Dartmoor was designated as a National Park in 1951, a vast tract of largely untamed countryside of huge richness and diversity stretching across 368 square miles. It's a landscape quite unlike any other, populated by lofty granite tors, Bronze age hut circles and standing stones, ancient woodlands, medieval clapper bridges, numerous rivers and streams. And not forgetting the world famous Dartmoor ponies.
Walking & Hiking
Walking on Dartmoor is famed for its hiking trails, which stretch across 368 square miles of rugged moor and woodlands. There are also numerous walks around the parish, from all-day hikes to short circular strolls.
Walking with your canine companion is a great way to enjoy the National Park. Your dog will love all the different smells and exciting places to run about, but please remember that Dartmoor is a working landscape providing grazing for cattle, sheep, and ponies, both on the commons and in enclosed fields.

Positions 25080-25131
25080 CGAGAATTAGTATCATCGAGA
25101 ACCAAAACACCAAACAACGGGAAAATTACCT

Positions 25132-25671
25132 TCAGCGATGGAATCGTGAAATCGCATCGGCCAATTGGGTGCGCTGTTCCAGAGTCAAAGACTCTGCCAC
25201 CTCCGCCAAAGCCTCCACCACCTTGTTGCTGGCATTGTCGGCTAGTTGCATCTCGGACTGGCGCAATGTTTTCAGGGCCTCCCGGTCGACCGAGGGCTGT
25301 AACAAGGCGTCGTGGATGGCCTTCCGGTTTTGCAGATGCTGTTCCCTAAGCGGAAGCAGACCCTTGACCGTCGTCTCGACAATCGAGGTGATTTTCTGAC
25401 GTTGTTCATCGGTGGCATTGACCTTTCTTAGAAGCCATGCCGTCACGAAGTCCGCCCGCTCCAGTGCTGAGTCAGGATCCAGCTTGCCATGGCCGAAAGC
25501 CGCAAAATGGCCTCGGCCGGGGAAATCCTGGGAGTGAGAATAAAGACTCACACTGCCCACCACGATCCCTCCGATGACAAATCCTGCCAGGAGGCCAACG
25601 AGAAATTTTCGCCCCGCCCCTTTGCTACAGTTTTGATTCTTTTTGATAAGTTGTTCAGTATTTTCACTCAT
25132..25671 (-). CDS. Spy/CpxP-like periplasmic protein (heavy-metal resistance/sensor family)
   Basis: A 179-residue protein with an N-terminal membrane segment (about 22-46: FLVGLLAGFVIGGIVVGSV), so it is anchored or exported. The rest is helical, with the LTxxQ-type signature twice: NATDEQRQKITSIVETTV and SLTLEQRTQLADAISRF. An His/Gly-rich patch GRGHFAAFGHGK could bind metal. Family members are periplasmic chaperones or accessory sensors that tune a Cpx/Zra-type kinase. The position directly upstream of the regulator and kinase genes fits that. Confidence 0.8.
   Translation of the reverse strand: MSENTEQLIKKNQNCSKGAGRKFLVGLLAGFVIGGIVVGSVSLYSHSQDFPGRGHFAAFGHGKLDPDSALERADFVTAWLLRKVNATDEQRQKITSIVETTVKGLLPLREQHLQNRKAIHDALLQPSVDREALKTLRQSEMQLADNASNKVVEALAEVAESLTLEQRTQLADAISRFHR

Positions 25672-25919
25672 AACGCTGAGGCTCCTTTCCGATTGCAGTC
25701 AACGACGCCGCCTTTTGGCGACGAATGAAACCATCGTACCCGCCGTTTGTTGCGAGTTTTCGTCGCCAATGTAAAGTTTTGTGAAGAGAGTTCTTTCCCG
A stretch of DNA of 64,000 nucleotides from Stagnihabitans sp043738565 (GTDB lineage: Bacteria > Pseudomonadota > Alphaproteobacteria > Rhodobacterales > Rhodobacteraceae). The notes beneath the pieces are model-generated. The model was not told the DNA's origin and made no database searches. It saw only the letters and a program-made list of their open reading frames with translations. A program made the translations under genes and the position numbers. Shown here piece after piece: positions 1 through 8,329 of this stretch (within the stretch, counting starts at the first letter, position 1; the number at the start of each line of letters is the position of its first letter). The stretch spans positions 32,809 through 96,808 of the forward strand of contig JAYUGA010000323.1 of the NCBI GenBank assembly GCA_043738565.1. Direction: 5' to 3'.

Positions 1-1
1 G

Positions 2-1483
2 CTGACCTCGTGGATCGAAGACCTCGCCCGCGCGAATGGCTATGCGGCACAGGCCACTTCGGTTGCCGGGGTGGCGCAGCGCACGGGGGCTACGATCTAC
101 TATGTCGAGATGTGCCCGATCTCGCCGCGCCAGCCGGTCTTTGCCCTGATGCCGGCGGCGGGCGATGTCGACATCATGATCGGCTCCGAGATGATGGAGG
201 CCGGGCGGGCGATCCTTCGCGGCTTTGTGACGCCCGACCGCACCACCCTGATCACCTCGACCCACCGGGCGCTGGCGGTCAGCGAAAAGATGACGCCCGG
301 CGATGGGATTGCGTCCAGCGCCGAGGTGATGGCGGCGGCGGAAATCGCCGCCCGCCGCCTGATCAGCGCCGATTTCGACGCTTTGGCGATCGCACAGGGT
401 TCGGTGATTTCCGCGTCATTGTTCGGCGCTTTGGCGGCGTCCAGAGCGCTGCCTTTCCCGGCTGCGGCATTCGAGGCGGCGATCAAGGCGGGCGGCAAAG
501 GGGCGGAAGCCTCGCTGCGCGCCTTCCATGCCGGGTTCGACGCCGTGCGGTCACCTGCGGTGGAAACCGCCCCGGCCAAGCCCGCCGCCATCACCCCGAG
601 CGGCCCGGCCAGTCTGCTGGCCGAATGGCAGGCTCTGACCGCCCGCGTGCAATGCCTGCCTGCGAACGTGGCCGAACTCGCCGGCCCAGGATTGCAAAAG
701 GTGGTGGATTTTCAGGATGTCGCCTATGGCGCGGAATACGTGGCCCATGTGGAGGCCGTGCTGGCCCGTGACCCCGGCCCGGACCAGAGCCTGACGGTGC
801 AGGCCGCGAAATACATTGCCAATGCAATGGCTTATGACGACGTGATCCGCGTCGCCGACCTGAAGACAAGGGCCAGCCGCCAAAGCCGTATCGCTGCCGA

With so much Moorland to explore and the extensive network of quiet lanes and bridleways, there are plenty of opportunities for the novice or more experienced horse rider in the area. You can also ride on the open moor but care is needed due to the difficult terrain which is littered with bogs and rocks.
Dartmoor is also a fantastic location for cycling, whether you're a family cyclist or a world-class mountain biker. Riding on the open moorland is not permitted but there are many miles of lanes and bridleways to explore.